Tourism was up in Eureka Springs over the past year, welcome news for the little town that depends largely on tourism dollars to survive.
“The first five months of the year were chaotic. It was up and it was down,” says Mike Maloney, executive director of the Eureka Springs Advertising and Promotions Commission.
But end-of-year financial records showed an increase of almost 6 percent over 2016, with total advertising and promotion tax receipts ringing in at $166,423. That is up $9,063 from $157,360 last year, Maloney says.
“That is good for us and it’s an indicator that it would have gone strong into August and we’re expecting that to hopefully be an indicator of how the rest of the year is going to fly,” he says.
Maloney suspects the weather may be partially to thank for the increase. Collections were lower in April, which brought heavy rains and flooding to parts of Arkansas and Missouri and closed campgrounds in the area, but they rose during the mild summer months.
“I think that helped people pull people out and get them into our streets. We had a great surge in our restaurant and lodging during the late spring and summer,” says Maloney.
The economic upswing is good news for Mike Nichols, who owned the Ozark Mountain Hoe-Down Music Theater from 1990 until he sold it in 2001. He bought the business back last year.
“At one time, tourism was hopping. We were doing about 2 million tourists a year. With the theater I was selling out just about every night,” says Nichols. “It was hopping. There were four theaters and the Passion Play and we just had a lot going on. I know that the town began to die off and I think that for different reasons, it just did. And now, from all the forecasts that I can see, it is growing. It’s coming back.”
Ozark Mountain Hoe-Down operates five nights a week, April to mid-November, writing and producing a new family-friendly music and variety show each year. Nichols hopes to draw back people who saw the show years ago.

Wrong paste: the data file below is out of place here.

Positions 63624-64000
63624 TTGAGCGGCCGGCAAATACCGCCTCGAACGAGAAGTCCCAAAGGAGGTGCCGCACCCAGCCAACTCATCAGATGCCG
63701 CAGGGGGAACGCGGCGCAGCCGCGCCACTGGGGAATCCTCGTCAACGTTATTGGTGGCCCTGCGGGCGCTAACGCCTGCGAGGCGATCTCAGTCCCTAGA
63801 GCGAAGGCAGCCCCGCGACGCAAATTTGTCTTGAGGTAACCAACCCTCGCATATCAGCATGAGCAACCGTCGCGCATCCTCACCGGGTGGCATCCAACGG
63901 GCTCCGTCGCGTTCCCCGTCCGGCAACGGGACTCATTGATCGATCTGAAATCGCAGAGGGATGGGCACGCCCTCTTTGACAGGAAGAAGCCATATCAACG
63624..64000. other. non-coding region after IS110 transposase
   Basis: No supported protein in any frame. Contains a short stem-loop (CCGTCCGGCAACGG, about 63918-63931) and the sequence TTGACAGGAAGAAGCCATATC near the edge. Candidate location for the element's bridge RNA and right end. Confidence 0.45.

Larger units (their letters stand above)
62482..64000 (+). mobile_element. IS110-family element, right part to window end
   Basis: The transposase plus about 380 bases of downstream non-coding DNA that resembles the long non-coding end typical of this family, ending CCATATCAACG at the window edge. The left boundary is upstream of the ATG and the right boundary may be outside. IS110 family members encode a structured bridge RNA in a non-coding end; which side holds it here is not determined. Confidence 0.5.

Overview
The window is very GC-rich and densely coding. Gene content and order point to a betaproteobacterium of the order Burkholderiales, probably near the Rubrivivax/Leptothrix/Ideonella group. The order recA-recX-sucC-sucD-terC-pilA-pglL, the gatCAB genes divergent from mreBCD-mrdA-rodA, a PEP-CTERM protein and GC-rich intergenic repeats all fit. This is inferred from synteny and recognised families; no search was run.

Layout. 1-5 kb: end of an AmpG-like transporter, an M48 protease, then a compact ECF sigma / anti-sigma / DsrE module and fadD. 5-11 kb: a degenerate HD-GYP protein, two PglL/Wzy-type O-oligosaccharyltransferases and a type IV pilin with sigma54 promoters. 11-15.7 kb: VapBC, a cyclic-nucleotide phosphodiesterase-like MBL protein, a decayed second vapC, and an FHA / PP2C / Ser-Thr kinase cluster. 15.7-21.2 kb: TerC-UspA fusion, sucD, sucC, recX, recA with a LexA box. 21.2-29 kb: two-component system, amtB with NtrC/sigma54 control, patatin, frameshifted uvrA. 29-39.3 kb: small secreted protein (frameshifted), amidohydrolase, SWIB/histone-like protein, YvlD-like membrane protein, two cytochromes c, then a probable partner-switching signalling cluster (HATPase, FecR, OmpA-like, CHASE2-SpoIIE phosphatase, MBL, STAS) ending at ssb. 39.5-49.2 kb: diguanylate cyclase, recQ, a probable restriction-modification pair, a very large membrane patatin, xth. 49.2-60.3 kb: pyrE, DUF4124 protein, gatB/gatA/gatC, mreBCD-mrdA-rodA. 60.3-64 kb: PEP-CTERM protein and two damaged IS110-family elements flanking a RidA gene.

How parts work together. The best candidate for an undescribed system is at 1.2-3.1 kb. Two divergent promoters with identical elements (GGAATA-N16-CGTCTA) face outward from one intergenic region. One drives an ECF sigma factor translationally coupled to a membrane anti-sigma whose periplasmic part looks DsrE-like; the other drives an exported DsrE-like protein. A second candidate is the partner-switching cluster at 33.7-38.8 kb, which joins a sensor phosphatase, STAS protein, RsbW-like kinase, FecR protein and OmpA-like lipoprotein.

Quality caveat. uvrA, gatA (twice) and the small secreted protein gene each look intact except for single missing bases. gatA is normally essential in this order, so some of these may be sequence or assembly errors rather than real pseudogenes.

Kent Butler, director of marketing and public relations with the Passion Play and member of the Eureka Springs Chamber of Commerce Board of Directors, has similar hopes for the event he champions.
“A lot of people are coming to see the Passion Play for the first time,” says Butler. “But what our challenge is is giving people who came to see the Passion Play 10 or 15 years ago a reason to come back. That’s why we always are looking for, not different stories to tell, but different ways to tell the story of Christ.”
The outlook is optimistic, but the town still has to combat its seasonal impression with tourists and convince people it’s a year-round destination.
The Passion Play grounds are open all year long, for example, offering the Bible Museum as well as Holy Land and backstage tours.
“The Crescent Hotel has gone full force into Christmas,” says Butler. “They have a lot of Christmas events and they really celebrate the season. They also have a lot of events that are in off-peak times that draw people in. “
As it stands for some businesses, making it through the quieter winter season is a matter of preparation.
“All theaters have to be like squirrels storing nuts to get them through the winter,” Nichols says. “Everybody who works there knows it’s seasonal work. You just have to plan accordingly and you can make it through.”
Photography by Sara Edwards Neal